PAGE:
Being a Leader at PERQ4 min read

Andy Medley Author
Andy’s passions include his family, capitalism, and generating fast growth. Contact Andy to network for scaling a growth business, creating an engaged culture, or measured marketing.

What are the expectations of being a leader at PERQ?

 

Sure, it’s a question I could answer. One that was always being discussed in a roundabout way through one off discussions, one-on-ones, or during our weekly Wednesday manager meetings. The content was always similar and coming from the same place, but used more anecdotally rather than specific and consistent.

 

Some were cultural things, most were tactical, and some were those really weird scenarios that were likely to never happen again… but, they all provided learning lessons to help our growing leaders improve while trying to maintain consistency across departments.

 

However, something was missing. All of these lessons and decisions would be discussed and then we would move on. Nothing documented. Nothing from which to go back to when another challenging leadership decision popped up.

 

We weren’t able to leverage our experiences from growing the business. And worst of all, there was nothing that I could point to that easily described what it meant to be a leader at PERQ for the new managers or for the experienced ones who needed to be reminded of what is expected to lead at PERQ.

 

While our management team was reading High Output Management together, it struck me that I wasn’t using my leverage correctly or efficiently when it came to providing the expectations for leading at PERQ.  In other words, all of the problems were my fault (Booooo!). So, I got to work.

 

The end result was a document titled “How We Lead at PERQ.” Feel free to check it out here.  

It was a fun exercise and one that really wasn’t that hard to write. These were things that Scott Hill, PERQ co-founder and executive chairman, and I have practiced and believed in from the start, as well as things our team has learned along the way.

 

After a couple revisions with Scott, I sat down with the management team and we went through it together.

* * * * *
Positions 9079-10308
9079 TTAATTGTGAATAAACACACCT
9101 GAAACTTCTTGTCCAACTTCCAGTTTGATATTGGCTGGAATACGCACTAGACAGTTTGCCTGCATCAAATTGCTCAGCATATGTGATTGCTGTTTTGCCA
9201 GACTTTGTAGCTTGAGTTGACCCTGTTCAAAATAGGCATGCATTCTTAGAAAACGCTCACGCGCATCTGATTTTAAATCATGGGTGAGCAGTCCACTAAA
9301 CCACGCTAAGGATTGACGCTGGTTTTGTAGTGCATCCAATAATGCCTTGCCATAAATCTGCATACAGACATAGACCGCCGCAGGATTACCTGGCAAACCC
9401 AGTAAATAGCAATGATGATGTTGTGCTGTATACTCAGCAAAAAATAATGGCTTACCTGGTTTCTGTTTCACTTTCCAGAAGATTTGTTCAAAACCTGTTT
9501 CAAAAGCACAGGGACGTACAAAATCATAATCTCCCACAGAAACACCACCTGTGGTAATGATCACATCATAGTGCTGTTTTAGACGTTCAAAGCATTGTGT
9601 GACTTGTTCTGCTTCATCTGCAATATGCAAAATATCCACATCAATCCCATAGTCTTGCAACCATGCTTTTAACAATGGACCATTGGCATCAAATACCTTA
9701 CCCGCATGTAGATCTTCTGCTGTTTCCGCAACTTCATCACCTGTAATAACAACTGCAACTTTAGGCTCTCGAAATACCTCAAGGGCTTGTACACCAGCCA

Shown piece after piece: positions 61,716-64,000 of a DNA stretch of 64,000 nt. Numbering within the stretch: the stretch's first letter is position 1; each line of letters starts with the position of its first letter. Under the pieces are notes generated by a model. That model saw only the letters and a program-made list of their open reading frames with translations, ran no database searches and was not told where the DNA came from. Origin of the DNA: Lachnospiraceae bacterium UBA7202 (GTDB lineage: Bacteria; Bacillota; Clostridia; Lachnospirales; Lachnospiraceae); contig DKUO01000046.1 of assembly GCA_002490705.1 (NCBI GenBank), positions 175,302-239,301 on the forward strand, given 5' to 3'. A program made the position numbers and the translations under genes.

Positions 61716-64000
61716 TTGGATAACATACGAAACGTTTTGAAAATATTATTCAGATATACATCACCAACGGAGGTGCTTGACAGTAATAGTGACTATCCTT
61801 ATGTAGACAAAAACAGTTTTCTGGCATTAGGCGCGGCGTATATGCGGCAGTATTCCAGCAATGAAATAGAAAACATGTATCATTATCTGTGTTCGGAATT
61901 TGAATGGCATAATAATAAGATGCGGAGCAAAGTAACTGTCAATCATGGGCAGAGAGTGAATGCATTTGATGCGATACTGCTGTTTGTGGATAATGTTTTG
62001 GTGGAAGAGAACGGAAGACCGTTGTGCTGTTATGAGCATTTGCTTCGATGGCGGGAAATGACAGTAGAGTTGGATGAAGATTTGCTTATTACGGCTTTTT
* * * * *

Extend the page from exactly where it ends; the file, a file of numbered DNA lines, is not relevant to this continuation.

This took place over a few meetings at the end of our weekly meeting. We took our time until we were all aligned and bought into the the essence of the document. Some discussions we had never had before. Have you ever openly discussed with your entire management team how to let somebody go?

Great and meaningful discussions that showed me what we were doing well, and others where I needed to be more effective in coaching.

 

Moving forward, this document will be ‘taught’ at leadership development classes, whenever we hire in a new manager, or when an existing manager strays from the expectation. The first two will always be done by me. Something that will definitely help me learn while setting the expectations and reasons behind them for the future leaders to come.

 

A few key takeaways for those looking to do something similar:

 

  • Think about big moments where you and another manager or the whole team had to solve a problem. What did you learn? What was the core logic in the decision?
  • Write down those sayings your team has heard from you. Most leaders love sayings and analogies, and we generally have a few ‘go-to’s.’ Write them down. They are crucial.  Your team already knows them, and there is more meaning than just the words.  Example for us – Power is taken, not given.  Our team knows what this means.
  • Get your team involved.  Ask them what makes a good manager while you’re prepping? How is it different for our culture and how would you describe that difference? They’ll have great stuff to add here.
  • Be specific. Each company’s culture is unique and built around core values that mean something. This is your time to call those out specifically focused around leadership and management.
  • Have fun and make it your own!

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